Archive | April 2010

Unbelief Remix

How incredible is it that the nation of Israel saw God part the Red Sea, drop bread from heaven for them, and make water flow out of rocks and still didn’t believe. And how much more incredible is it that people today use those acts of God to say the Bible can’t be reliable because those kind of things don’t happen.

Israel saw the wonders and didn’t believe. People today read the wonders say they don’t believe because such wonders can’t happen.

John 5:46-47 “If you believed Moses, you would believe me, for he wrote about me. But since you do not believe what he wrote, how are you going to believe what I say?”

Why I’m Attending Southern Seminary

Last Sunday I was accepted into the School of Theology at The Southern Baptist Theological Seminary in Louisville, KY. I visited the school last week and, after spending time in thought and prayer, I’ve decided to pursue my MDiv (Master of Divinity) degree at Southern. I’ve been deliberating between Southern and The Master’s Seminary for much of the last year, and while it wasn’t an easy decision, it was one marked by a clear sense of direction from the Lord.

I confess it is rather scary to leave the familiar environment of the Master’s community. Much of who I am in the Lord has been forged in the classroom and offices and dorm rooms of TMC. I will greatly miss the Master’s community. The Lord has blessed me far beyond what I ever could have hoped for in quantity and quality of friendships through my time at college. It is hard to leave what God has used to shape me into His image. I’ll also miss being able to visit my Cornerstone Community Church family. It’s a lot further of a drive from Louisville than Santa Clarita. In a very short time I’ve come to love you all very much. It has been a joy to serve the youth and I’m looking forward to the last couple of months of disc golf, Gleanings, and study of Philippians.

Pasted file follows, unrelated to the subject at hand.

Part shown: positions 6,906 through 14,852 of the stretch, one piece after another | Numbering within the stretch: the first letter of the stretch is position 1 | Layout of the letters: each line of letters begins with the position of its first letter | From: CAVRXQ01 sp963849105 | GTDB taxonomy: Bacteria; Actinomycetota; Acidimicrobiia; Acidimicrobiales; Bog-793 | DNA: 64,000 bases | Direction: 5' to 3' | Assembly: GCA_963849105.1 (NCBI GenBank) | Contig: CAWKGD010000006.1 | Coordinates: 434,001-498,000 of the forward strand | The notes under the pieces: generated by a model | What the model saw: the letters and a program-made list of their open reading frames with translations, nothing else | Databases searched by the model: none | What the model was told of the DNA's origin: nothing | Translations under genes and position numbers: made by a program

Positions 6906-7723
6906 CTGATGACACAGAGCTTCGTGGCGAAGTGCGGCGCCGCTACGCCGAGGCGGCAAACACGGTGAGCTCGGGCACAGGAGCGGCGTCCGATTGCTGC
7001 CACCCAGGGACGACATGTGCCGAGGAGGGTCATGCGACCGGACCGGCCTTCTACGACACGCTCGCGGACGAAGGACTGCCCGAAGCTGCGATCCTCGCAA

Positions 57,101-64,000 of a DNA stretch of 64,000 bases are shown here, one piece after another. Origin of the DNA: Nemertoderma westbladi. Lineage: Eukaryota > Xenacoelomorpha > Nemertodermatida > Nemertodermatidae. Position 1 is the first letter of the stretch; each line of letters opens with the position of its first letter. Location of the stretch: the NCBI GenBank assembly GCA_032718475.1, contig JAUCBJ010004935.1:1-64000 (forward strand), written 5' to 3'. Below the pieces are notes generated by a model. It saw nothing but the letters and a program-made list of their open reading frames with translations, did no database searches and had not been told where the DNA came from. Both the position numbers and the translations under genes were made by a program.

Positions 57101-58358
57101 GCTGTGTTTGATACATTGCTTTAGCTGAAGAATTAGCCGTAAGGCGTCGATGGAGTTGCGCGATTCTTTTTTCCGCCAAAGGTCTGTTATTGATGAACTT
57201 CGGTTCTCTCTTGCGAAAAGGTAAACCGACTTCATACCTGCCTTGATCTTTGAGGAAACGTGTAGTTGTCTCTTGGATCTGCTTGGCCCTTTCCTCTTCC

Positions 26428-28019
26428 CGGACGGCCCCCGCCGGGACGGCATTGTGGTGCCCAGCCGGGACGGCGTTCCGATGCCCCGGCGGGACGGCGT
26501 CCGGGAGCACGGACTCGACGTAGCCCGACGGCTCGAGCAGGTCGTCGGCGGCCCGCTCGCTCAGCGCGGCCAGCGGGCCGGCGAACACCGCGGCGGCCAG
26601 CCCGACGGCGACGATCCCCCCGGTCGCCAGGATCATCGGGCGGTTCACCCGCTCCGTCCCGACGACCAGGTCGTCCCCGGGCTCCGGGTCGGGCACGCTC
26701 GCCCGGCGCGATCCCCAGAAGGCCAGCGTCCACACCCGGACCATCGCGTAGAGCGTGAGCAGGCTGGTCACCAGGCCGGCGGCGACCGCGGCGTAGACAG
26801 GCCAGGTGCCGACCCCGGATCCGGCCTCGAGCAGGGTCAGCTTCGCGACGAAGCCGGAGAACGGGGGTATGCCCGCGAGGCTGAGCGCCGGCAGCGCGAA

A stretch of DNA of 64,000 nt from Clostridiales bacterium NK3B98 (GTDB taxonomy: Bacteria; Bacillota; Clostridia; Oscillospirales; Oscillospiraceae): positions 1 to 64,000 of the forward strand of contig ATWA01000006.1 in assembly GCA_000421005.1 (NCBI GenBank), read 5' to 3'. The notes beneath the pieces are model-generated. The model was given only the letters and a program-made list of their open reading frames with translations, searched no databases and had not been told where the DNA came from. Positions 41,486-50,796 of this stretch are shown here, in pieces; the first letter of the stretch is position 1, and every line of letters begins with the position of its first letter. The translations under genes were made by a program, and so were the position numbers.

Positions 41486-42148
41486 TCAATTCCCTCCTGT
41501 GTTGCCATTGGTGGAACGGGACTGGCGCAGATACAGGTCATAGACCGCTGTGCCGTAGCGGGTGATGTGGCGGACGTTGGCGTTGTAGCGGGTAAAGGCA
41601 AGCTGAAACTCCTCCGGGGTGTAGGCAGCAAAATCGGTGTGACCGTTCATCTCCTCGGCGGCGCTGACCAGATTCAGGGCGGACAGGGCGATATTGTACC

So why am I going to Southern?

1) I will get to study under an incredible group of professors. The faculty at Southern pretty much comprises a “Who’s Who” list of conservative scholarship. Russell Moore, Timothy Paul Jones, Bruce Ware, Tom Schriener, Stuart Scott, and the list goes on and on. Other seminaries use the books written by these men as textbooks for their classes. At Southern I will be able to study under the men who wrote the textbooks.